Imagine releasing the energy of a 200lb longbow into a straw; it isn’t going to do the straw much good. However, when you use a heavier arrow that is designed to handle the pressure of the release, it won’t become damaged and will fly as you would expect.

Not only this, but it could be potentially dangerous to shoot an arrow that is not the correct weight from any given bow. If you use an arrow that is not heavy enough, you are risking the bowstring snapping or coming free of the cams. This could result in either serious damage to your bow or even worse, an injury for you.

On the other end of the scale, using an arrow that is too heavy won’t cause any problems in terms of safety but may result in an inferior flight. Too heavy arrows can lose speed very quickly which means that they won’t travel as far.

Manufacturers tend to follow the general rule that an arrow should weigh 5 grains for every pound of the draw weight.

Arrow Weight For Hunting Deer

One of the main concerns for anyone out in the field doing bowhunting is that they achieve a quick, and most importantly, humane kill. This will never be achieved when using arrows that are not the correct weight.

You will want to have an arrow that can cause a two-hole penetration and a fast blood trail, killing the animal as quickly as possible. This is one of the most crucial reasons that you should find an arrow that is a suitable weight, especially when you are bringing down a large target like a deer.

There are ongoing debates all over the internet and in bowhunting communities. There are some archers that argue that light arrows that travel quickly are best for hunting deer. On the flip side, other archers will tell you that a heavy arrow is better as it penetrates much more easily.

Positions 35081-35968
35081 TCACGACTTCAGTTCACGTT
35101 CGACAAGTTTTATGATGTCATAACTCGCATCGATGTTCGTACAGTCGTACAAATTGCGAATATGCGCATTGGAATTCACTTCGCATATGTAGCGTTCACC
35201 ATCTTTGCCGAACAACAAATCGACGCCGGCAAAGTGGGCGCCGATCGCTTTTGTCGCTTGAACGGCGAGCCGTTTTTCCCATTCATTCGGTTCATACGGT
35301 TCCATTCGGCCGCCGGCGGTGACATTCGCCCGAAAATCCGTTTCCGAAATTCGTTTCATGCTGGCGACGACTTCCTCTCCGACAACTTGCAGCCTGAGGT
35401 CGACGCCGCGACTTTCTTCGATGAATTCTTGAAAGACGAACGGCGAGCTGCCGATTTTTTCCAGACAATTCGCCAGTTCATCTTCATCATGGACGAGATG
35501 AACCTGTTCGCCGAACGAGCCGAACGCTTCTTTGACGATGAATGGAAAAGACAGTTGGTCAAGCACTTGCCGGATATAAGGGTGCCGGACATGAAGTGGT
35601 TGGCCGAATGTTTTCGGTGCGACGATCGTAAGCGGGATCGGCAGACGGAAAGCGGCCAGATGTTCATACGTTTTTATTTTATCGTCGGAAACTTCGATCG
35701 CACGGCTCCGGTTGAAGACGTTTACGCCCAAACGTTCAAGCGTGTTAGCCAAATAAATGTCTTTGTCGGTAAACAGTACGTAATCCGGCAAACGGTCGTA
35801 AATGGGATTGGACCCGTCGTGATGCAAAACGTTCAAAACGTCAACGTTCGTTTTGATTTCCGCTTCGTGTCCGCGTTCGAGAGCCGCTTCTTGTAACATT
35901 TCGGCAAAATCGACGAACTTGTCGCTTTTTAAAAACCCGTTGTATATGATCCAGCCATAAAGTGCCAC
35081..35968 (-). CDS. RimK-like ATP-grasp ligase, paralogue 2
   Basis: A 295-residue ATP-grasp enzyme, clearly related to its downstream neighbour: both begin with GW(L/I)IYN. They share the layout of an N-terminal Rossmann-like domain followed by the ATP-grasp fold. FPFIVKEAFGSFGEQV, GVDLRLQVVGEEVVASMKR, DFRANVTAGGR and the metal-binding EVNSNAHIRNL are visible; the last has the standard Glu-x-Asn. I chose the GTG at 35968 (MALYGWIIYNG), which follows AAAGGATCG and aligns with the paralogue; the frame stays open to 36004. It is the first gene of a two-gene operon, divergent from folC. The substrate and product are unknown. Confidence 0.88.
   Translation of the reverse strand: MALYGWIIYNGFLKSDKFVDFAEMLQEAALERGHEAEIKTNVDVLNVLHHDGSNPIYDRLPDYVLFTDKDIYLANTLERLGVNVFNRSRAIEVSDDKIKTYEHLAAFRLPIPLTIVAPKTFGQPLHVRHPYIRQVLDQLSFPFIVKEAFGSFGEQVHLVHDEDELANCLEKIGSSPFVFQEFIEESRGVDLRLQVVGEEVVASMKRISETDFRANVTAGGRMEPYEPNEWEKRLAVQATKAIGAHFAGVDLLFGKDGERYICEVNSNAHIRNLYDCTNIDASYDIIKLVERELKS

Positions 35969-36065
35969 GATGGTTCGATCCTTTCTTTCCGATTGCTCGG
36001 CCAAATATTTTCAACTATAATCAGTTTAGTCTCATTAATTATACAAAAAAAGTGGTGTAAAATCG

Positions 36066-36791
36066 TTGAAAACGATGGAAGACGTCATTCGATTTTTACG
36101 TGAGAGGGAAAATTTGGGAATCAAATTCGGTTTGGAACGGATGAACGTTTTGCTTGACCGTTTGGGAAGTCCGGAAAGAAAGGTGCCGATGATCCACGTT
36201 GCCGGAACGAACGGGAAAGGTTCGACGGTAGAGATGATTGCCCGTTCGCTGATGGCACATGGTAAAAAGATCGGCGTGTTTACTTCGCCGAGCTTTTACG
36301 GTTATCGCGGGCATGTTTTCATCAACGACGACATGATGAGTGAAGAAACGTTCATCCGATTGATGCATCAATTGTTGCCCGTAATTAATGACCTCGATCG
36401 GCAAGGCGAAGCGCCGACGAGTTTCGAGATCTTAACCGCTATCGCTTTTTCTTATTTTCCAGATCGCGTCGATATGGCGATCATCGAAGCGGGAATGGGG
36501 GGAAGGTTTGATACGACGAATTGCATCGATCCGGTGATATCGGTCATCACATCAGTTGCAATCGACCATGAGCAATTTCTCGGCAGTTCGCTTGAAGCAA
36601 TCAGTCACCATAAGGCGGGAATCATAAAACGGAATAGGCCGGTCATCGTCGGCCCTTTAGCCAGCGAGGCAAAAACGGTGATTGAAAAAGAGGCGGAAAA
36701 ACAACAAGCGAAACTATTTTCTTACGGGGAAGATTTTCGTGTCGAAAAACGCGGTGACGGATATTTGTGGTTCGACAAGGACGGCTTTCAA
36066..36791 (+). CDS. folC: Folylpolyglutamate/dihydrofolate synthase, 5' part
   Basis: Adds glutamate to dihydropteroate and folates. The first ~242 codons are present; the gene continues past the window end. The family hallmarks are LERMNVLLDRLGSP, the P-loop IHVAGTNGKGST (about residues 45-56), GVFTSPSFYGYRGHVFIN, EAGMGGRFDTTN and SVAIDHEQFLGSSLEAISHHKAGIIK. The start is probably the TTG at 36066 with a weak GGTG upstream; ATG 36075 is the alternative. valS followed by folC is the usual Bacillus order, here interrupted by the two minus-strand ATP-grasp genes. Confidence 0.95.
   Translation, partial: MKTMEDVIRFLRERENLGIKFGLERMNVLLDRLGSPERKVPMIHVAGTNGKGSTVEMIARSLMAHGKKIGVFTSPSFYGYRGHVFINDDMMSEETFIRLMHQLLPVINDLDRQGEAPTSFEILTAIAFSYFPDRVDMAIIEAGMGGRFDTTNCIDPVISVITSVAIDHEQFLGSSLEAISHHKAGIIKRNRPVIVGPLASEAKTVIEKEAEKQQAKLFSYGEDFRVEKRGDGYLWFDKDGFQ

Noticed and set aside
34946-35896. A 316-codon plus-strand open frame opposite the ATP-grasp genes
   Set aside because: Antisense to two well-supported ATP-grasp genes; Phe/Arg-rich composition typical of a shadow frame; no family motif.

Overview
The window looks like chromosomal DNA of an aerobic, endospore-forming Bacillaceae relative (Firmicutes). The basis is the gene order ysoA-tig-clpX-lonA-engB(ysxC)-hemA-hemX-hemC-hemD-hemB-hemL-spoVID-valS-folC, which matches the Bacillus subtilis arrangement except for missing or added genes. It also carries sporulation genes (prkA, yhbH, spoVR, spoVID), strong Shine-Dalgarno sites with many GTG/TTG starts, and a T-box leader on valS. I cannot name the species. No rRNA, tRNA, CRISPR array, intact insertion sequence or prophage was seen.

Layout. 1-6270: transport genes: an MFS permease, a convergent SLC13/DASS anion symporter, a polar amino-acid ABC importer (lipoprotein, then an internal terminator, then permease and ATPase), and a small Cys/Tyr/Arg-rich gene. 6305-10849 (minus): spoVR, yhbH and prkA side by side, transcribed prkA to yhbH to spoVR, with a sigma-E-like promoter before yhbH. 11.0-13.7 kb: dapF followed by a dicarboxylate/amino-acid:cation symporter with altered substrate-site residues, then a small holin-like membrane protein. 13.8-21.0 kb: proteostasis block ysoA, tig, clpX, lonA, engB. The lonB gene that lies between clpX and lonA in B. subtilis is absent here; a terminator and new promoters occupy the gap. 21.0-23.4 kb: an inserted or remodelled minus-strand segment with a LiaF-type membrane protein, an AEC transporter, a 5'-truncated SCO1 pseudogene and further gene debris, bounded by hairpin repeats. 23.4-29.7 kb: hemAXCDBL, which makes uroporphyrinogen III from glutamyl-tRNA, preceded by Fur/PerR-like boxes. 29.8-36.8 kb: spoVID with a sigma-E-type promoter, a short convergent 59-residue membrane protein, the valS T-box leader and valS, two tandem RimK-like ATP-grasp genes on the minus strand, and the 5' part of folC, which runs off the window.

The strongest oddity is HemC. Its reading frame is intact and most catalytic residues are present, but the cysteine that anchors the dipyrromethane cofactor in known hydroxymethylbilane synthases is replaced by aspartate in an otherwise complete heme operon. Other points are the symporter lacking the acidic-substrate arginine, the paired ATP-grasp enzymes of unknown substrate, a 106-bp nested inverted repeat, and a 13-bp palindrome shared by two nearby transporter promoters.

In an ideal world, you would have everything in one arrow but technology is yet to bring us that. However, for the most part, the general consensus is that a heavier arrow is better for hunting deer, or any other kind of live game, for that matter.

The reason behind this is simple; physics. An arrow with a greater weight will more freely penetrate the deer, killing it quickly.

If you wanted to get very scientific, you might consider Newton’s law of motion which helps us to understand how an arrow will slow down once it leaves the bow. A heavier arrow may not travel as quickly in the first instance but it will decelerate much slower than a lighter arrow. This means that, upon impact with the animal, these arrows will be able to penetrate deeper.

With that in mind let’s take a look at the advantages and disadvantages of using both heavy and light arrows.

Heavy Arrows vs Light Arrows

As we have just discussed, a heavy arrow will not slow down as quickly as its lighter counterparts. This makes them ideal if you want to achieve the best penetration.

That being said, a lighter arrow will fly much straighter and will often travel much greater distances. But you will notice that as a lighter arrow leaves your bow, it can make a great deal more noise than a heavier arrow.

For this reason alone, light arrows might not be suitable for hunting deer. The noise of the arrow leaving the bow could be enough to startle the deer causing it to move in the seconds between the arrow being fired and it meeting the deer. A lucky escape for him, and extremely frustrating for you.

According to experts, a fast-traveling, light arrow might be suitable for shooting smaller prey that is much quicker. But when it comes to shooting at larger animals, like deer, you may need to go for something much heavier so that it can get the vitals without fail.

However, there are many stories of archers successfully bringing down a 300lb buck with nothing more than a 365-grain arrow. It’s all in the setup.

Ultimately, the choice is yours but you should always consider the pros and cons of each weight before making your final choice as this will have a dramatic impact on its performance.

Arrow Spine

So, once you have considered the weight of your arrow, you will still not be quite ready to head out and hunt your first deer.

The arrow spine also plays an important role in its effectiveness. When we talk about spine, we are referring to the flexibility of an arrow. This is also given in numbers, typically the lower the number, the less flexible the arrow will be.

The arrow’s spine is determined in one of two ways. Statis spine refers to the way in which the arrow behaves while it is still. There are several factors that can influence this including the weight of the arrow and what material it is made from.